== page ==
Just had a call from one of our grammar workshop alums, who had heard a radio spot where the announcer said, “Our team of experts is waiting….” His question: Should it be “our team of experts is…” or “our team of experts are…”?

Stop reading for a moment and think about it. How would you answer his question?

Answer: It could be either one.

“Team” is one of those pesky collective nouns – words like “family,” “group,” “committee.” So it could be either “is,” or “are,” depending on whether you think of a team as a single unit (“is”) or as a group of individuals (“are.”)

Having settled the grammatical correctness issue, now let’s take a look at the much more subtle “perception” issue – how the reader “gets it” at an almost subliminal level. Would you rather hire an unidentified single unit (“is”), or would you be more likely to hire a group of individuals (“are”) to handle your needs?

Grammar is more than a set of rules which most of us have forgotten. Indeed, grammar can be a powerful tool for subtly shading meaning – for “writing between the lines.”

© 2013 Gail Tycer • www.GailTycer.com

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Thank Your Favorite English Teacher!

I hope everyone reading today’s entry will take a moment to drop a note or call to thank your favorite English teacher. Without him or her none of us would be where we are today. So bless that English teacher for giving us the sound, solid basic writing skills that have helped us so very much so far. The skills that allow us to build from them to move forward and take the next step. The skills that allow us to prove our professionalism and demonstrate our credibility.

In my business writing workshops, I often hear stories about a participant’s favorite English teacher. For example:

We were discussing prepositions one day, and how the last word of a prepositional phrase may cause confusion, resulting in a plural verb with a singular subject. This can happen because the last word of the prepositional phrase, often located next to the subject it describes, was plural, while the subject of the sentence was actually singular. One of the class members said, “My English teacher told us that ‘a preposition is a word that describes any way a bird can fly.’”

While this is not strictly true, it is fairly accurate, and is somewhat easier than memorizing the entire list of prepositions in the English language, which is not a bad idea either. (If you would like to take a look at the list of prepositions, visit my BusinessWritingZone.com website.)

It’s amazing how much can be learned from class members! I hope you will share your favorite teacher story, too. Just comment, or e-mail me. Thanks, I’ll look forward to hearing from you.

© 2013 Gail Tycer • www.GailTycer.com

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Blogger Tip #1: Make it readable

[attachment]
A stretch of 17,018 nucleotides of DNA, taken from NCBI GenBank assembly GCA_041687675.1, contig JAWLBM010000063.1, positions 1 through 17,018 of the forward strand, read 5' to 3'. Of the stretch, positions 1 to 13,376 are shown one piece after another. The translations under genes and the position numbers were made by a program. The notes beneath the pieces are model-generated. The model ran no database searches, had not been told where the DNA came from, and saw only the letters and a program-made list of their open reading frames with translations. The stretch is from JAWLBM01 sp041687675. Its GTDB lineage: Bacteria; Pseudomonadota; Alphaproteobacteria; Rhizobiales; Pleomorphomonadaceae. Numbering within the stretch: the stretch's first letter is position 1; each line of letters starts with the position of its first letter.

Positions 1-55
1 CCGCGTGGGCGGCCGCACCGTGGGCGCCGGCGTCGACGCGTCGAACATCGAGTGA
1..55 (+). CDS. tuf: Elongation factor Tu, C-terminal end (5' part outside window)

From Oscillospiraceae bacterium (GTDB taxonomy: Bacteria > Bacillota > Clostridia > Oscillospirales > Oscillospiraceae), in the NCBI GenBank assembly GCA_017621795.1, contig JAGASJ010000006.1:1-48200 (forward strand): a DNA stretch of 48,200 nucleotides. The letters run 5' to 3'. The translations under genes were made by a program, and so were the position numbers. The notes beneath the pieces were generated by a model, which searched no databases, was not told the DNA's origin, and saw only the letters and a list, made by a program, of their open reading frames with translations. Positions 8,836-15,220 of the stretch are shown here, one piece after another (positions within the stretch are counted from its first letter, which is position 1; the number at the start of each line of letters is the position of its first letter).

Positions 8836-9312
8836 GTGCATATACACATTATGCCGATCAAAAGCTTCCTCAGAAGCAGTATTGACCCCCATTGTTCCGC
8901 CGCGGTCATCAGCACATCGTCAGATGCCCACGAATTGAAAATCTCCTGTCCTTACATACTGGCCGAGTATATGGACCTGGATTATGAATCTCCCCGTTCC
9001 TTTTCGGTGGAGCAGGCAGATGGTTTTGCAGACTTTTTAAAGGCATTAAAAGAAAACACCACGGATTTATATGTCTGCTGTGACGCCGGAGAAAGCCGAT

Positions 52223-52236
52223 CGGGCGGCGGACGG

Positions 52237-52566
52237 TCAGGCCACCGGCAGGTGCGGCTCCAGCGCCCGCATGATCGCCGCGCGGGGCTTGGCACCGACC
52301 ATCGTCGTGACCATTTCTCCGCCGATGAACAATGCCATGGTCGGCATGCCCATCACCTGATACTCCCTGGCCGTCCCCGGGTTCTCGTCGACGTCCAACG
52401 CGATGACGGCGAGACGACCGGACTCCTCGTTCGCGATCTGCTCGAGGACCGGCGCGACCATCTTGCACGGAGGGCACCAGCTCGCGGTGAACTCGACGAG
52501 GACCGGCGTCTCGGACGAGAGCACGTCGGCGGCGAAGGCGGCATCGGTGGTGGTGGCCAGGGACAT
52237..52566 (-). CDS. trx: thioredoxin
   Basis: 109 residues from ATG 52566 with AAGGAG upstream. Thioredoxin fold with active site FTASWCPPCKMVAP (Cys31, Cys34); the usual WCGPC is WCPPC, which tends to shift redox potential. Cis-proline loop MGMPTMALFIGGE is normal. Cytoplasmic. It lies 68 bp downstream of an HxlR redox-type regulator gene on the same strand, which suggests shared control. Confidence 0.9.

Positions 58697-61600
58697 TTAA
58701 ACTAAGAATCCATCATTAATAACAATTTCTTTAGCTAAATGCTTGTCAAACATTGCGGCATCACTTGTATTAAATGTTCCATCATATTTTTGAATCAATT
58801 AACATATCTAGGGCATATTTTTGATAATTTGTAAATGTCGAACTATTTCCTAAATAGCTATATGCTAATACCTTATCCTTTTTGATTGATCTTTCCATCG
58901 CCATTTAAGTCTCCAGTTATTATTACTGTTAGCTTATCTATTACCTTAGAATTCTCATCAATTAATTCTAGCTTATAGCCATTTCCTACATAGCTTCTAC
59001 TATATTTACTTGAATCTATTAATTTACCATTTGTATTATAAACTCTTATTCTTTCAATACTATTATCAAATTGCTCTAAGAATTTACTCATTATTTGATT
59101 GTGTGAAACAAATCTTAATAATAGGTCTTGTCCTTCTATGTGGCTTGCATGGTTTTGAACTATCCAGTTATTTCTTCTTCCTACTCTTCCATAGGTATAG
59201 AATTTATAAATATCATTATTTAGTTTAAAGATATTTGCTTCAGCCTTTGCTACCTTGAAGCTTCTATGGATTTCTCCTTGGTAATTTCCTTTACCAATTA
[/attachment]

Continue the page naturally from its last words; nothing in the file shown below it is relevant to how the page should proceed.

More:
This week, we’re welcoming blogger Marilyn Tycer. Marilyn is a graphic designer and blogger, and we’ve asked her to share some of her tips for bloggers.

Tip #1: Make it readable.

Now that you have a subject for your blog, and some ideas for posts, what comes next? Start typing! But it’s important to take care to craft your blog posts into something readable. So before you hit the “Publish” button, take a moment to revise your writing. While the subject of your blog might be popular, your blog probably won’t get a lot of followers if your writing is hard to read or bland. Continue reading

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Overcoming Email Irritants

If I were to ask you what are the things about your incoming email that are most likely to drive you right over the edge some day, what would you say?

Here are the most common, perhaps not-so-surprising answers most often given at my email workshops across the country:

1.  Emails sent “reply all,” or to an entire emailing list, rather than just to those few who really have a need for the information

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Review: Writers INC

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Writers INC is a valuable resource for writers of all ages and all genres. While intended for high school students, it contains a wealth of essential information that is relevant to business writers.

A quick look at the Writers INC table of contents:
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Prepositions

A preposition is a connecting word that shows the relationship between words in a sentence, and elaborates meaning. A prepositional phrase begins with one of the prepositions below. A very common mistake is to match the verb in the sentence to the word at the end of the prepositional phrase, rather than to the subject of the sentence (“A selection of three entrees is available at dinner” is correct; “A selection of three entrees are available at dinner” is incorrect). By learning to recognize a preposition when you see is, you can avoid this grammatical error.